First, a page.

• Dirty Old Man: When the king and queen are discussing Cinderella, the king is a little too impressed with how beautiful she is.
    King Maximillian: Why, if I were a young man, I'd...
    Queen Constantina: Yes, dear?
    King Maximillian: Well, I'd be younger, wouldn't I?
    Queen Constantina: Yes, dear.
  • Distant Duet:
    • Before Cinderella and Prince Christopher meet, they sing "The Sweetest Sounds" from two different parts of the marketplace. After they meet, they reprise it before returning to their respective homes.
    • After the ball, Christopher reprises "Do I Love You Because You're Beautiful?" after finding Cinderella's missing glass slipper, and she joins in from the path back to her stepmother's house.
  • Does This Remind You of Anything?: The stepmother, who is rich and domineering, is white. Cinderella, who works for her as a mistreated household servant, is black. Although it is relieving that one of the stepsisters and the queen are both black, so this was most likely unintentional.
  • Earn Your Happy Ending: The Fairy Godmother encourages Cinderella to stop sitting around dreaming and just get out there and make it happen. Even after she gives Cinderella the carriage and ballgown she wished for, the godmother leaves her to go inside the palace alone; she'll easily get Prince Christopher's attention, but she'll have to make him love her for herself.
    Fairy Godmother: I got you to the ball. The rest comes from you.
  • Establishing Character Moment: Cinderella's very first line of dialogue is in response to her stepsisters trying on a hideously tacky hat and then demanding her opinion of it. She politely replies, "Well, I don't know very much about hats, but I don't think it flatters either one of you." This response immediately sets her up as a courteous, gentle young woman who is nevertheless unafraid to speak her mind and tell the truth, nor does she allow herself to be intimidated, which establishes her as somewhat stronger-willed than previous incarnations.
  • Everything's Better with Sparkles: While the first two versions' fairy godmothers wielded magic wands, this one uses sparkling magic dust.
  • Fat and Skinny: Minerva and Calliope, respectively.
  • Fourth-Date Marriage: The Fairy Godmother conjures up the couple's wedding outfits and ceremony right after Cinderella puts on the glass slipper. Christopher and Cinderella had only interacted a handful of times prior to this. Of course, that was Christopher's plan all along.
  • Freudian Excuse: Cinderella lampshades that the stepmother became bitter after her father died, implying that the reason why she treats his daughter like a servant is because she reminds her of him.
  • Friendly Enemies: The stepsisters seem to have this relationship with Cinderella—at the very least, they ask for her opinions on fashion (largely to settle their own disputes) and later happily join in her song "A Lovely Night," with all three dancing together. It seems to be more a case of their stepmother forcing her opinions on the girls and them being too foolish to think otherwise, rather than any maliciousness on their part.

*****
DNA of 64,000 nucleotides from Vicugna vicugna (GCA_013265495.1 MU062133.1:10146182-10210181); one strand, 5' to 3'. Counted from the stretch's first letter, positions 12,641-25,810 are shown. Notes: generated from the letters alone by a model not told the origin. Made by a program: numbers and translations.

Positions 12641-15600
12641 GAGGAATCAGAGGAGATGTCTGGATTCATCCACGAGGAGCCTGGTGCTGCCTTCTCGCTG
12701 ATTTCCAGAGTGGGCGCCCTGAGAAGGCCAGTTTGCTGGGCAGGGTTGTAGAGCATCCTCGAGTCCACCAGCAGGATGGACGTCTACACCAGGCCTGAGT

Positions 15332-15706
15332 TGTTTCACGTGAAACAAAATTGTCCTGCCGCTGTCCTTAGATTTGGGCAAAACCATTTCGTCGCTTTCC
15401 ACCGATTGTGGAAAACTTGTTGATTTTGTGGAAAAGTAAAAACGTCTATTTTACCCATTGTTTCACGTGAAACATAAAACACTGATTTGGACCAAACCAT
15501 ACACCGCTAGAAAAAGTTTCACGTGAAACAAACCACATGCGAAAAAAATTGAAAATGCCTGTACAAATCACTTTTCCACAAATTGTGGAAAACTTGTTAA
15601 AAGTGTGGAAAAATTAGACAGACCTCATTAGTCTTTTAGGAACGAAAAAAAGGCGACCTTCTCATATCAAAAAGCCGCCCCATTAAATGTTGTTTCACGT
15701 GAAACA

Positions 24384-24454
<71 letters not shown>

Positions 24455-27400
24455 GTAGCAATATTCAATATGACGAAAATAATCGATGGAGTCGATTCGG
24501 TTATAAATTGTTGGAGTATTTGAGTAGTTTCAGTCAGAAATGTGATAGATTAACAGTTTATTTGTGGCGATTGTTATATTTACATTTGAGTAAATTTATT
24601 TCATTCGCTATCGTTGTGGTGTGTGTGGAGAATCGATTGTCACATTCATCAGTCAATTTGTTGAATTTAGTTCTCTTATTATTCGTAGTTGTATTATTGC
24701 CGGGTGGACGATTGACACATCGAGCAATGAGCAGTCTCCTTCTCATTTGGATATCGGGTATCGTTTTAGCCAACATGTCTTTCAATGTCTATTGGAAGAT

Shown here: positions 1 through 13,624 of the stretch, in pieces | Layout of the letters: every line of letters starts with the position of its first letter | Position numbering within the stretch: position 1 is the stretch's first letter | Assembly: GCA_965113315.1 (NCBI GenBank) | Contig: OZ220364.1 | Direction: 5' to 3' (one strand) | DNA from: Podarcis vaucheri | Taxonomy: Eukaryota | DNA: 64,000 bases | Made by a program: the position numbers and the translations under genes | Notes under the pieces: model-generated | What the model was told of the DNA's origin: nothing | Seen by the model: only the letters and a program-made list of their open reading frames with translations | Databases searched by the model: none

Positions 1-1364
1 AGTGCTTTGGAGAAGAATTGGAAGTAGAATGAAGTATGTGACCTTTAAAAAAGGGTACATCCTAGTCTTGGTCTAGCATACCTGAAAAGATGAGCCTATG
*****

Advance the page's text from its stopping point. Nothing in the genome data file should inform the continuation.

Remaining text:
• The Girl Who Fits This Slipper: Played hilariously straight when Christopher allows a few white girls to try on the slipper, despite Cinderella having been African-American, and then subverted when it fits Cinderella's stepmother and Christopher refuses to believe she is the girl he danced with.
  • Go Mad from the Revelation: After the shoe fails to fit either of the stepsisters, Cinderella's stepmother becomes so desperate she'll do anything for the prince's money. She locks Cinderella in the kitchen (knowing her identity), offers herself to the prince by trying on the shoe, helplessly begs him to marry one of her daughters, and then when all else fails, she gives a Big "NO!" and then passes out. Doubles as a Villainous Breakdown.
  • Hollywood Old: The only reason we know Bernadette Peters is middle-aged in this movie is that the dialogue tells us so.
  • Homoerotic Subtext: There's a very short clip at the ball that involves the stepmother dancing with a woman. She was probably shooing her off so that her daughter could dance with the Prince, but still.
  • Hypocritical Humor: Not in-universe, and probably not intentional, but at one point the stepmother tells Cinderella not to "cling to the past" because "it's not very attractive." This is said by Bernadette Peters, who hasn't aged for thirty years.
  • I Just Want to Be Free: Cinderella, in regards to her servitude, and the Prince, in regards to his royal obligations.
  • Inconvenient Itch: Minerva gets itchy when she's nervous and so keeps trying to discreetly scratch herself while dancing with the prince.
  • Ineffectual Sympathetic Villain: The stepsisters. Then again, this is how they're usually played.
  • Ironic Name: The stepsisters, Minerva and Calliope, are both named after goddesses, which they're anything but. Calliope's name is especially ironic with her Annoying Laugh, since it's the name of a lovely-voiced Muse.
  • "I Want" Song: Cinderella's and Prince Christopher's "The Sweetest Sounds", originally written by Rodgers for No Strings.
  • King Incognito: Prince Christopher sometimes leaves the castle in a peasant's guise, to discreetly interact with his subjects in person; he and Cinderella first meet during one such outing.
  • Large Ham: Basically everyone except the two leads has moments in this area, notably Whoopi Goldberg, Bernadette Peters, and Jason Alexander. Although Whoopi's portion of it consists of mostly squeaking.
  • Love at First Sight: Played with between Prince Christopher and Cinderella: they do seem to fall in love at first sight at the ball, but they had actually met earlier and become fast friends based on their mutual I Just Want to Be Free attitudes, with Cinderella unaware that he was the prince at the time and Prince Christopher unaware at the ball that she's the girl he met before.
  • Meaningful Echo: Cinderella first meets the Prince when he, as a "charming stranger", helps her pick up her bags after a royal coachman runs over them. Later, during the who-fits-the-slipper part of the movie, Cinderella again falls victim to a royal coachman. They say the same lines every time, and as they recite them the second time, both of them are realizing exactly who the other is.
    Christopher: Just like those royals, isn't it? Not caring if they're in anyone's way?